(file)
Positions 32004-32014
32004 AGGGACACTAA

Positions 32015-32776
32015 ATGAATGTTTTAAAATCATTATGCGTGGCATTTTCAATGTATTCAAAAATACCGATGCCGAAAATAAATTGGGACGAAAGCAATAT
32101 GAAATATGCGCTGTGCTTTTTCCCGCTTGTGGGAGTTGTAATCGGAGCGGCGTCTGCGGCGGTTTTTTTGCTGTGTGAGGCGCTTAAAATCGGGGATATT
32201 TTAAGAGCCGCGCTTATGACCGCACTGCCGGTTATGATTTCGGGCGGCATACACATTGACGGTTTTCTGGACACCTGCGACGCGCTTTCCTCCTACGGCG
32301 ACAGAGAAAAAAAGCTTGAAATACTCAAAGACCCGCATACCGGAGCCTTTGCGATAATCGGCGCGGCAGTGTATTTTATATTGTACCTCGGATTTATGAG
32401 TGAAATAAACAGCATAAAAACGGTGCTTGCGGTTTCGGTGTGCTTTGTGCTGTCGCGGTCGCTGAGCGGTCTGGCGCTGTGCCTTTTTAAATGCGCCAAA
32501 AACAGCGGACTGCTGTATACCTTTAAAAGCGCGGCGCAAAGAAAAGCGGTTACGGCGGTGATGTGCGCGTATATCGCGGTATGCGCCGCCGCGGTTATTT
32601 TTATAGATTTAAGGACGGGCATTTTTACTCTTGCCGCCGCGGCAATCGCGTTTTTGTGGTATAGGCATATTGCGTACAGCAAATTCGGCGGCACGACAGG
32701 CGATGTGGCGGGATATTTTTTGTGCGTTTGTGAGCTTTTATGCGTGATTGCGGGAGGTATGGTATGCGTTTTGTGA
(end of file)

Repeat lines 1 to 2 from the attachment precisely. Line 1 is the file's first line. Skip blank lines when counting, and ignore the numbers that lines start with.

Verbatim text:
Positions 32004-32014
32004 AGGGACACTAA